Black coffee has no fat, protein, or sugars. It’s a surprisingly good source of fiber—one cup of drip-brewed coffee has about 1.1 grams of soluble fiber. That may not sound like much per cup, but most Americans get only about 15 grams of fiber a day, or just half the recommended daily amount. (Of course, if you eat a plant-based diet, you’re probably getting at least 30 grams of fiber and probably more every day.) Multiplied by several cups a day, even 1.1 grams per cup is a valuable contribution toward your daily fiber recommendation.

One cup of coffee also Contains: 

Riboflavin (vitamin B2): 0.01 mg, or about 11 percent of the RDA

Niacin (vitamin B3): 0.7 mg, or about 2 percent of the RDA

Potassium: 92 mg, or about 3 percent of the RDA

Magnesium: 8 mg, or about 3 percent of the RDA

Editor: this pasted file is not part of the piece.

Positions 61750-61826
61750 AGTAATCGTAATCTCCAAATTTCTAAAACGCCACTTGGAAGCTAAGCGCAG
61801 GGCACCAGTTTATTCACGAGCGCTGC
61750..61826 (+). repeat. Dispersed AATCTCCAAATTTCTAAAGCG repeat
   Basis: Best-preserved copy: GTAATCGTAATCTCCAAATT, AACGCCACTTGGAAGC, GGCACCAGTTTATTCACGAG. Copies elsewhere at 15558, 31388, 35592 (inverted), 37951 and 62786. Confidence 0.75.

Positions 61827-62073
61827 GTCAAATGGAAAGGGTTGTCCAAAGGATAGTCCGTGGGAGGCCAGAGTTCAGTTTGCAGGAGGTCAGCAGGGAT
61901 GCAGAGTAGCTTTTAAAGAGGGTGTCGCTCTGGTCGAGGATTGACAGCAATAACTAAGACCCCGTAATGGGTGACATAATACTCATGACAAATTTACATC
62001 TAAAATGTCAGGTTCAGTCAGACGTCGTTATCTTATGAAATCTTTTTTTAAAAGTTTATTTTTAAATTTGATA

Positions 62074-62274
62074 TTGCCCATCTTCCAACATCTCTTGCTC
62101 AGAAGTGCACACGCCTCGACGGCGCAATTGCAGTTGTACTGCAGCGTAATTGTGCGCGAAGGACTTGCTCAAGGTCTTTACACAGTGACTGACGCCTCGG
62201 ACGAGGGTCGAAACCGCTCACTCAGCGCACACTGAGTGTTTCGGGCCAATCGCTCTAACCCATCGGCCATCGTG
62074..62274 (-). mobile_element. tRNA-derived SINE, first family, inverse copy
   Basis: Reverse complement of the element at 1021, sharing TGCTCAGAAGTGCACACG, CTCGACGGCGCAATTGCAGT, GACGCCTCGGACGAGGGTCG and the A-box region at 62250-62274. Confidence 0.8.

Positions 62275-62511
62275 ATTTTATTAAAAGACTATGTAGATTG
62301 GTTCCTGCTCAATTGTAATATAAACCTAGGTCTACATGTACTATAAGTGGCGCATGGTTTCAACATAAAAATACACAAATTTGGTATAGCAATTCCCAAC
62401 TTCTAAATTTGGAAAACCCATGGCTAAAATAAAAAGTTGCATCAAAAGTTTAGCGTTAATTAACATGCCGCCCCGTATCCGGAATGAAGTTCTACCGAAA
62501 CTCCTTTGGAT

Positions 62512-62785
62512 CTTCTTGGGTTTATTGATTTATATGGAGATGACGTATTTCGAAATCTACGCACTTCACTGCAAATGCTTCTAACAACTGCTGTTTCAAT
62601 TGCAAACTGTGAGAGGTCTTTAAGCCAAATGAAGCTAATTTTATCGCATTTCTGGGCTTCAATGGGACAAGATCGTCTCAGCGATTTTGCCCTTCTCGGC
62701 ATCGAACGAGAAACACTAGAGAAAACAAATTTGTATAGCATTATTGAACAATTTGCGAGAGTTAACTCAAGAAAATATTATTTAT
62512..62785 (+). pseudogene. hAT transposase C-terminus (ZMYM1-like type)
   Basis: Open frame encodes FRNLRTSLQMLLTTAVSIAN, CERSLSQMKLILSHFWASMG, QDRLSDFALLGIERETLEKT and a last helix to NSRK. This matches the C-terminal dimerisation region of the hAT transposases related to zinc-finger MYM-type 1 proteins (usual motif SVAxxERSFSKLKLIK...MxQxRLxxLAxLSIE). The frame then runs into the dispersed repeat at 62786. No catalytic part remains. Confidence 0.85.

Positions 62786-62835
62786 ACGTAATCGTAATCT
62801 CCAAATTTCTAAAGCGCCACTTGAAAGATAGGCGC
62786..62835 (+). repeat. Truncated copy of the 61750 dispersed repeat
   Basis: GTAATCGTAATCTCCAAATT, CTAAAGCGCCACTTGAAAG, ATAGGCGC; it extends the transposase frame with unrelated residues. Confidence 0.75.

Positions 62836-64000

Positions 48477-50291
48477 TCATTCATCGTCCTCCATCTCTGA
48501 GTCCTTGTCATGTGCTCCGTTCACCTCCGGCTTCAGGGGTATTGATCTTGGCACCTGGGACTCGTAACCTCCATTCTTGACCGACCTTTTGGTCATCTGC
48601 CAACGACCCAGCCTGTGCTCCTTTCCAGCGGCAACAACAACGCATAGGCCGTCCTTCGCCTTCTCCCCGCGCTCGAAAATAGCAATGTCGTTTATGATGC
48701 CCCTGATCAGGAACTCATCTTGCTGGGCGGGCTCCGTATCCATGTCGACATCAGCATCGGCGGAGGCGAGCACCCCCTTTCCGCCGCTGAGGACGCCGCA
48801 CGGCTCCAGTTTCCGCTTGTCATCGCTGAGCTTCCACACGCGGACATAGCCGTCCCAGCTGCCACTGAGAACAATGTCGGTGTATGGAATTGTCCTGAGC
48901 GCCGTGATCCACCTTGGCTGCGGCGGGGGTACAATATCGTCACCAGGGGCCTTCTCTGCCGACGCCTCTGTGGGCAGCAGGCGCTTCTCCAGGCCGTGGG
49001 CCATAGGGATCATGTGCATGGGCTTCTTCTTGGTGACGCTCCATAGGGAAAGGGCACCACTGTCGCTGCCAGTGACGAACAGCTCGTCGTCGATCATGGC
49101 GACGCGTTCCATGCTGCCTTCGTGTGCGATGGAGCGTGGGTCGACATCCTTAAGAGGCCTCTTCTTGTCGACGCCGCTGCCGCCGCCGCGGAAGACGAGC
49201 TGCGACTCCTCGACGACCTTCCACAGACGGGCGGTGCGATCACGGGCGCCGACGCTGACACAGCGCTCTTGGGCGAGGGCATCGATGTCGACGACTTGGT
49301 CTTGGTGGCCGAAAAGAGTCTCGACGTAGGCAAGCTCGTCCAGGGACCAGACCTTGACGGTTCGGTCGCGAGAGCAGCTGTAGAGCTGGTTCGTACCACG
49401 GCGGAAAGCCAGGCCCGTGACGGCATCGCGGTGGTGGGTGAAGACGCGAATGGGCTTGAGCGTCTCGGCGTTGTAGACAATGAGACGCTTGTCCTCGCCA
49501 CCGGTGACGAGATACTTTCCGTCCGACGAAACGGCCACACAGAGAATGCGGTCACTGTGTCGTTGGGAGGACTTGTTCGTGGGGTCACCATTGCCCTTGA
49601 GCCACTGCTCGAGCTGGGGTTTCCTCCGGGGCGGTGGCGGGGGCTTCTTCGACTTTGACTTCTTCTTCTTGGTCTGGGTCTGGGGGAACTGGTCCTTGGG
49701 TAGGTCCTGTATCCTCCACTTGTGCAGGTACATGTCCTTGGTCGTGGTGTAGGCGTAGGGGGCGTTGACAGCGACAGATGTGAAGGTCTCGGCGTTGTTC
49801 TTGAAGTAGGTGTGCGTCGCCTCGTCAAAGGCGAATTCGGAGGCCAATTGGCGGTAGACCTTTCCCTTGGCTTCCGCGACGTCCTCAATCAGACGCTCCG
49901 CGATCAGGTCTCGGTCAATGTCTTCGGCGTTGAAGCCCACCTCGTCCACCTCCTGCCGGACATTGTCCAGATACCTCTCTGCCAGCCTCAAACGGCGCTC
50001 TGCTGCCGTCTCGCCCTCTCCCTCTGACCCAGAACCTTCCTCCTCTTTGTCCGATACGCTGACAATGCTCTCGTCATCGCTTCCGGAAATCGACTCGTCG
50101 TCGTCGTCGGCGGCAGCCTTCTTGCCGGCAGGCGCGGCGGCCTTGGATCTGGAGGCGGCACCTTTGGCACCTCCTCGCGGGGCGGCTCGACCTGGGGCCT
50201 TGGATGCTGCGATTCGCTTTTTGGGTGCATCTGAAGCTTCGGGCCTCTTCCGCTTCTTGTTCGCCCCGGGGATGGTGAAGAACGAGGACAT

Again, the amounts per cup are relatively small, but when multiplied by several cups a day, they add up.

Antioxidants from a Coffee Mug

The caffeine, fiber, vitamins, and minerals in a cup of coffee all contribute to your health, but perhaps the most important contribution comes from the many different organic compounds found in coffee. Many function as antioxidants in your system, quenching the damaging free radicals your body constantly produces as part of its normal metabolism. Free radicals are a major cause of inflammation—and inflammation is the underlying cause of many chronic health conditions, including type 2 diabetes, heart disease, cognitive impairment, and other issues. In fact, according to the Dietary Guidelines Advisory Committee, “Coffee consumption was associated with reduced risk of total mortality (3–4% lower mortality with 1 cup/day), especially cardiovascular mortality.” That puts coffee way ahead of other superfoods with high antioxidant content, like blueberries and kale.

Brain Benefits of Coffee